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of Tamiflu Resistant Pandemic
H1N1 in Texas
The above translation adds to the uncertainty associated with the oseltamivir resistance report on the Texas / Mexico border (see map). Since the report cites self-treatment of Tamiflu, it is unclear if and when the resistant cases were treated. In previously announced cases worldwide, five were on prophylactic treatment because of exposure , and at least two developed symptoms on the fifth day of Tamiflu treatment, raising concerns that H274Y was present at reduced levels in these patients and the treatment allowed for the detection of the H274Y, which may be the case for some of the patients on the Texas border.
However a traveler from San Francisco was tested in Hong Kong and had H274Y in the absence of Tamiflu treatment, which may also be the case for some of the patients along the Texas border. More aggressive testing and release of these sequences would be useful.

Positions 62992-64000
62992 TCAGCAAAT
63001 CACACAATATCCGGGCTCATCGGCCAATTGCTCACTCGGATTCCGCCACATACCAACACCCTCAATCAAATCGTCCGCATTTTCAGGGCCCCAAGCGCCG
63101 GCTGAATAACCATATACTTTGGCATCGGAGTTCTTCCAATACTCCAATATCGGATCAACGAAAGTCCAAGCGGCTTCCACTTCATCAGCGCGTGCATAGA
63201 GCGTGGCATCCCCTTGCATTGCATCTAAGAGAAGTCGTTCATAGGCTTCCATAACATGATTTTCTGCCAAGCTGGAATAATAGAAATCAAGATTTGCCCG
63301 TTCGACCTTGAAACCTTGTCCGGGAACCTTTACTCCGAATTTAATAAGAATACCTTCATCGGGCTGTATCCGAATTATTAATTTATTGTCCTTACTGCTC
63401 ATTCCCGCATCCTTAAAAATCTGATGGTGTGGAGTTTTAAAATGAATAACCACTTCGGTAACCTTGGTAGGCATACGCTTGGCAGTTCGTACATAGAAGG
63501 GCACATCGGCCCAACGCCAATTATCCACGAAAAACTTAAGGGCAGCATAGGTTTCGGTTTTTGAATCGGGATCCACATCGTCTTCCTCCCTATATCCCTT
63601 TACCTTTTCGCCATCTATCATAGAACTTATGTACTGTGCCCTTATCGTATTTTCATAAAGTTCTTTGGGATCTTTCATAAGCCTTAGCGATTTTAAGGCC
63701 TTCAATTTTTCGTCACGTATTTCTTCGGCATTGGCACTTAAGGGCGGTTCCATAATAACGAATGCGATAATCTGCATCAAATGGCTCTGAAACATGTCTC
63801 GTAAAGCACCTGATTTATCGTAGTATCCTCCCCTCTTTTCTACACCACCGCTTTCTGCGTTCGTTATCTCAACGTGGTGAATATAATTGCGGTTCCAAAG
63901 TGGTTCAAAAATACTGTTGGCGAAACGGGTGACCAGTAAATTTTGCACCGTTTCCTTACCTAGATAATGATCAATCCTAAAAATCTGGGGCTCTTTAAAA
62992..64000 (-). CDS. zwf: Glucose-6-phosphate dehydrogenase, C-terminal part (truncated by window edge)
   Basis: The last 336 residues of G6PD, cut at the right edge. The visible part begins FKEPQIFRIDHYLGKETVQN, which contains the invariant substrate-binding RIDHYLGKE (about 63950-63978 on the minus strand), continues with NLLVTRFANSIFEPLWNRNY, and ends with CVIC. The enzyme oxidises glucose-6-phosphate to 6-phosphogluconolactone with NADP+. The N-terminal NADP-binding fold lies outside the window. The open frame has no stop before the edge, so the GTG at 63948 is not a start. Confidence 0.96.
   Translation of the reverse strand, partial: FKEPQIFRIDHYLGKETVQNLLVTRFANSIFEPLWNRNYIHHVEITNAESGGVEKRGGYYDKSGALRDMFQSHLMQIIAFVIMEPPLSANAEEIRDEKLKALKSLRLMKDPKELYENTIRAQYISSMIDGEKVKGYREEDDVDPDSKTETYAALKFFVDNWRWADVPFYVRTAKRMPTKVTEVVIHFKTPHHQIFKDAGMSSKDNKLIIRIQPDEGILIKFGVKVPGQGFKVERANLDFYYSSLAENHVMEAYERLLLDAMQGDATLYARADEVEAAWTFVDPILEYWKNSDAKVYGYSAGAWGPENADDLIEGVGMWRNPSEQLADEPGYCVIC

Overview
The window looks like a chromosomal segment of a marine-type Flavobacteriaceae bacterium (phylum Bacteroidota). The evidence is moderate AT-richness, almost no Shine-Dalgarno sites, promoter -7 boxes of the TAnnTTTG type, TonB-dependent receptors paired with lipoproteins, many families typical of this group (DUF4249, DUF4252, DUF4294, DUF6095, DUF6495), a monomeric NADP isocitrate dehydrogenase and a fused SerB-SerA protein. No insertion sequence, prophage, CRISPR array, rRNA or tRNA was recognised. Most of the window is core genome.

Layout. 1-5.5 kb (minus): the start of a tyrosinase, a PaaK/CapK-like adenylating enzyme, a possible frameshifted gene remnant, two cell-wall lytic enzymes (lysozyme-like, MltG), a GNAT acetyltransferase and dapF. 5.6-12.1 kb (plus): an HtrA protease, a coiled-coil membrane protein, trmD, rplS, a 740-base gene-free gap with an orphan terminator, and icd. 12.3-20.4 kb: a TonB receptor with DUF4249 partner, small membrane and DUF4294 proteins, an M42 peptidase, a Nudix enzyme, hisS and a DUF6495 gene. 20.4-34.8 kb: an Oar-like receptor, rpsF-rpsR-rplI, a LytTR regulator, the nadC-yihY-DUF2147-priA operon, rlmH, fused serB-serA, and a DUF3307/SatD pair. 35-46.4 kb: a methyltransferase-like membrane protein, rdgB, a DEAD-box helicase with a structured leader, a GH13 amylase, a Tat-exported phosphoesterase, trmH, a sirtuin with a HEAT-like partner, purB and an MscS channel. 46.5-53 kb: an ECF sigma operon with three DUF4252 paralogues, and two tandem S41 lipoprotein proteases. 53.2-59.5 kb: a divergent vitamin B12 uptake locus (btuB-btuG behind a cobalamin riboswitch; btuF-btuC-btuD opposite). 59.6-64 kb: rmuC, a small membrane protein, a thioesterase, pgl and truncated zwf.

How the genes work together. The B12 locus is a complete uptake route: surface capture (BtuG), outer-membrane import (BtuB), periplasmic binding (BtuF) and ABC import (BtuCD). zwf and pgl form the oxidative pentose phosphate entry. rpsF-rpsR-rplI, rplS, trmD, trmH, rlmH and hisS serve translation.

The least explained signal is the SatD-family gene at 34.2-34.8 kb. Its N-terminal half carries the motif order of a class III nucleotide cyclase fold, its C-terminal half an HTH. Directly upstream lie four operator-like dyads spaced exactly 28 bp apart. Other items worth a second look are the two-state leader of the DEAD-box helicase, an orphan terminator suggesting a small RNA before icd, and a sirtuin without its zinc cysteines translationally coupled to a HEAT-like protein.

However, these sequences should be tested more thoroughly for the presence of H274Y as a mixture. A recent report on Relenza resistance (Q136K) indicated the polymorphism was only detected after culture on MDCK cells, indicating the levels in the clinical sample were below detection. In addition to the nine examples in southeast Asia / Australia, which were in the report, a sequence from Nicaragua has been published (see list here) and a mixture from Pennsylvania was published a year ago, although agency reports claim no Relenza resistance in the US in the 2007/2008 season. The Q136K was in patients who were not being treated with Relenza, and more widespread treatment of swine flu patients will likely lead to more detected cases, which is the likely situation for H274Y also.
The failure to provide more concrete information and sequences from the resistant patients along the Texas border increases concerns that resistant pandemic H1N1 is widespread, but grossly under-represented in the limited number of public sequences released at Genbank or GISAID.